Companies Need to Put Data at the Heart of All Communications Strategies

Data has always been important in communications, but it has never been more critical than it is now. In today's world, newspapers are facing increasing pressure to cut costs and produce more news in less time.

Data has always been important in communications, but it has never been more critical than it is now. In today's world, newspapers are facing increasing pressure to cut costs and produce more news in less time. At the same time, companies are producing massive amounts of content to try and earn share of voice. If you want your business messages to cut through, and to earn endorsement through editorial opportunities, you need to make sure that you are providing journalists with more than just marketing material. Instead, you need to ensure that you are providing stories and analysis that are both relevant, and backed up by solid data and facts.

A changing media dynamic

Between information available on social media, various dynamics within the global economy, and a rise in the number of companies pushing out content on a daily basis, there really is no such thing as a 'slow news day' anymore. In fact, as competition for space increases, there is no room for PR pitches that don't provide journalists with all the elements that make a viable story. This is one of the reasons that data should be so integral to everything that we produce. A big part of any communications professional's job is speaking with the media, and my personal experience has been that more editors are telling me that they really like a story idea, but that they need more data to back it up and no longer have the time to find it themselves from other sources. When it comes down to it, you can have the best idea in the world, but if you don't have the facts and figures, it's going nowhere.

Regular media coverage means filling the gaps when there's no news

Everyone in the communications industry is aware that the threshold for what counts as news is getting more stringent, but we also know that for most companies, news is often in short supply. This is particularly true in the B2B sector, where it's harder to find news stories that have implications for a broader audience. One journalist at a national newspaper recently told me that there's so much competition for space in the news pages, that even company results from some of the biggest companies aren't making the grade.

What this means is that if your client or your business wants to build a successful communications strategy they have to find ways to engage the media that don't involve splashy news announcements. This has always been true, but what is becoming more apparent is that one of the best ways to do this is to provide trend data or analysis. In particular, companies that can take a more outward looking view, and create content that looks industry-wide rather than at their own business, are able to position themselves as experts and earn their space in the media.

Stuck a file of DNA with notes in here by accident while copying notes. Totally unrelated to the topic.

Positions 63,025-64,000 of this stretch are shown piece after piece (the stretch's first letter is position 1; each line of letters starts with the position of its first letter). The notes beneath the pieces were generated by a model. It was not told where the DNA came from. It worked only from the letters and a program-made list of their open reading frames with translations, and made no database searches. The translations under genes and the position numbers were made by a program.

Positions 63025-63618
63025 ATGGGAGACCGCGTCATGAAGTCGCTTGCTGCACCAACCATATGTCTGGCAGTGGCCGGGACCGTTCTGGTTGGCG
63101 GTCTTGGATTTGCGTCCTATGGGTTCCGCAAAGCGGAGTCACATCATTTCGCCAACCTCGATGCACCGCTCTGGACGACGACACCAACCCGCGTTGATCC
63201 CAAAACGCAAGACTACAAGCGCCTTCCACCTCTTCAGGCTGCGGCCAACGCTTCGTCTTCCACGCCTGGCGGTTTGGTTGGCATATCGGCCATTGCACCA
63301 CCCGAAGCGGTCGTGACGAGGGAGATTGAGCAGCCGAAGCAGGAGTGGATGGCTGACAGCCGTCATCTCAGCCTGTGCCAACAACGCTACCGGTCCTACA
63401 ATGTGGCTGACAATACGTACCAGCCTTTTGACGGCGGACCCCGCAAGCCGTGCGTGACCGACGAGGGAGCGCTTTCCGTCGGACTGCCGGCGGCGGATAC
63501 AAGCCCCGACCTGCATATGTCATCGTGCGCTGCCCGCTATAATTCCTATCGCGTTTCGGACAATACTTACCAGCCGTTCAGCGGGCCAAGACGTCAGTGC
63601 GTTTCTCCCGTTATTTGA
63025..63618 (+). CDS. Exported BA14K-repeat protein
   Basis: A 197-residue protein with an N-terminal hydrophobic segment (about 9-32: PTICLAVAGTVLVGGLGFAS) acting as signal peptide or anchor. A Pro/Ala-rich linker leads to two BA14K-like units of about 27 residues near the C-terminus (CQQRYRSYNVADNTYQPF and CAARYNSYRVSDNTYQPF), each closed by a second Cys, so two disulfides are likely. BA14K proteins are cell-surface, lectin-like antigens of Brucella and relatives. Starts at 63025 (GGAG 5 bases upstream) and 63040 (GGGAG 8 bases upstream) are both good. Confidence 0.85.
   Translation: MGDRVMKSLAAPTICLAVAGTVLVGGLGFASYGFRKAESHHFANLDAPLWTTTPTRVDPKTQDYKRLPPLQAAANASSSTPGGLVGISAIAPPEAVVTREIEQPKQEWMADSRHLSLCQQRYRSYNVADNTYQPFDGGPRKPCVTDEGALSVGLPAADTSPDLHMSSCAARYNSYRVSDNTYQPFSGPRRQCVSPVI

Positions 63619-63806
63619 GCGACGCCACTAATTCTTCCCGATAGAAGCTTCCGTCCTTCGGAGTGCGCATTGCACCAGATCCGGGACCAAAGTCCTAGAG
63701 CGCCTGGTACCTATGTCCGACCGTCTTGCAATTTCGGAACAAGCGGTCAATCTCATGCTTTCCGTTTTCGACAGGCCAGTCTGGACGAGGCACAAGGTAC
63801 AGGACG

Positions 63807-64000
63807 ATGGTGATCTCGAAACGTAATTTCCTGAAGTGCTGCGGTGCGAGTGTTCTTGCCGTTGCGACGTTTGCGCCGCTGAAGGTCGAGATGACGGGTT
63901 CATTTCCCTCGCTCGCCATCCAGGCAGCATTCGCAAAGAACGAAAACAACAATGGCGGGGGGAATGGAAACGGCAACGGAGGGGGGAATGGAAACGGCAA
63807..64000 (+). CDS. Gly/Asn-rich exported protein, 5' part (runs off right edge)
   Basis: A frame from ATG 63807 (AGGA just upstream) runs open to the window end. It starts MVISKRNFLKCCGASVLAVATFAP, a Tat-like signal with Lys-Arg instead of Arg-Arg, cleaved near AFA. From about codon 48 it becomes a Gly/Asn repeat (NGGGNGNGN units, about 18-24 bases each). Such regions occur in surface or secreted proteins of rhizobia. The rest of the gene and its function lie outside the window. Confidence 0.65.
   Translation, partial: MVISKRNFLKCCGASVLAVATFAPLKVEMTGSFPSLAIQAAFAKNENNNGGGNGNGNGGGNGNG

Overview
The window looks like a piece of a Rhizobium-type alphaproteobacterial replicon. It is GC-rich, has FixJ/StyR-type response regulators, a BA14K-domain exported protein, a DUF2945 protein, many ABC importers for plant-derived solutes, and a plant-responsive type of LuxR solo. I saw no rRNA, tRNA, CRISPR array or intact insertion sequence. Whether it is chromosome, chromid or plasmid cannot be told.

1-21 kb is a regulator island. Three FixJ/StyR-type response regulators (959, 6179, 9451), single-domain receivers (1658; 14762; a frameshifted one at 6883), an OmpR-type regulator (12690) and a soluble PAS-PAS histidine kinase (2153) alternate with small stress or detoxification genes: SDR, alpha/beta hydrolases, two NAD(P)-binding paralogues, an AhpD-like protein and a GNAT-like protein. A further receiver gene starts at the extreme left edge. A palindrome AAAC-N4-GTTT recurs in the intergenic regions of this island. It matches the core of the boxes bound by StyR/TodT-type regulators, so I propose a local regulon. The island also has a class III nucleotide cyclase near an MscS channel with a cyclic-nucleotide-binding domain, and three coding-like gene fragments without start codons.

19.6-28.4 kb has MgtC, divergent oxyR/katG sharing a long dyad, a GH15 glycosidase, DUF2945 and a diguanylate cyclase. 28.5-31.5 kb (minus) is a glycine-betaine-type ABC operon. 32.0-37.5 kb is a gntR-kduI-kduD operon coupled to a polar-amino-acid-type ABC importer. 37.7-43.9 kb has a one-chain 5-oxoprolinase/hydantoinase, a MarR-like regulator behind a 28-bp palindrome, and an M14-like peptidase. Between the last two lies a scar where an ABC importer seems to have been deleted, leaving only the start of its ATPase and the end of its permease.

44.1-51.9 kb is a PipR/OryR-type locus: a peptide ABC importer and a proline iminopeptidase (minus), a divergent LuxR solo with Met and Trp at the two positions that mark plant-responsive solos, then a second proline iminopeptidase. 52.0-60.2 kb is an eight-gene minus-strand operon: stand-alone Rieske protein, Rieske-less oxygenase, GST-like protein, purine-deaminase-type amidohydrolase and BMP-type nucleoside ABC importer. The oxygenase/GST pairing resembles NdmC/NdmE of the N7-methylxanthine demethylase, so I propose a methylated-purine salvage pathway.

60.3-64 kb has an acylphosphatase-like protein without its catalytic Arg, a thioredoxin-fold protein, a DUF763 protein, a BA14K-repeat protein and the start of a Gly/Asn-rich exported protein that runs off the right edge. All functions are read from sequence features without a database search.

A company is not a credible witness to its own success

We expect a company to say that it is amazing in its own marketing materials and this means that this testimony is rarely seen to be credible. We are not in the business of telling people how good we are, that's what the 'paid' space is for. Instead, what we are trying to do is gain endorsements for our products and services through the media. What this means, is that if you want people to believe in your company, you need to be able to back up everything you say with credible data, case studies or analyst opinion. Data is not just important for creating the news hooks, it needs to underpin everything we do, whether we are getting involved in features or updating customers on a new service or product.

The great data black hole

The important role of data in communication is, I think, clear, but the main problem that we face in the communications industry is that there seems to be a data black hole in most companies. Gone are the days when businesses were able to spend masses of money on proprietary research, and many companies find that much of the data they have within their businesses is proprietary. Where information could be shared, lots of executives are worried that putting it in the public domain could either alienate their customers or clients (particularly where that information is part of what is being sold), or that they will be giving too much information to their competitors.

All of these concerns are perfectly understandable, but what is apparent is that those companies that have either found ways to unlock new data streams, or have been bold in what they can share, are gaining share of voice and positioning themselves as leaders in their field.

Big data has been one of the biggest buzzwords of the last few years with industries racing to see how they can use the vast stores of data that they have to improve everything from sales, to customer service, to performance. Now though, is the time for businesses to begin thinking about how that data can be used in their communications efforts. The businesses that crack this first will find themselves light years ahead, while their competitors are left behind. It is clear that one of the biggest challenges for the communications industry will be taking a more analytical approach to content creation, and helping our clients to find compelling data to share. Only then, will we be able to build communications strategies that work.

A colleague recently remarked that data is the "iron ore of our new digital economy" and I couldn't agree more.


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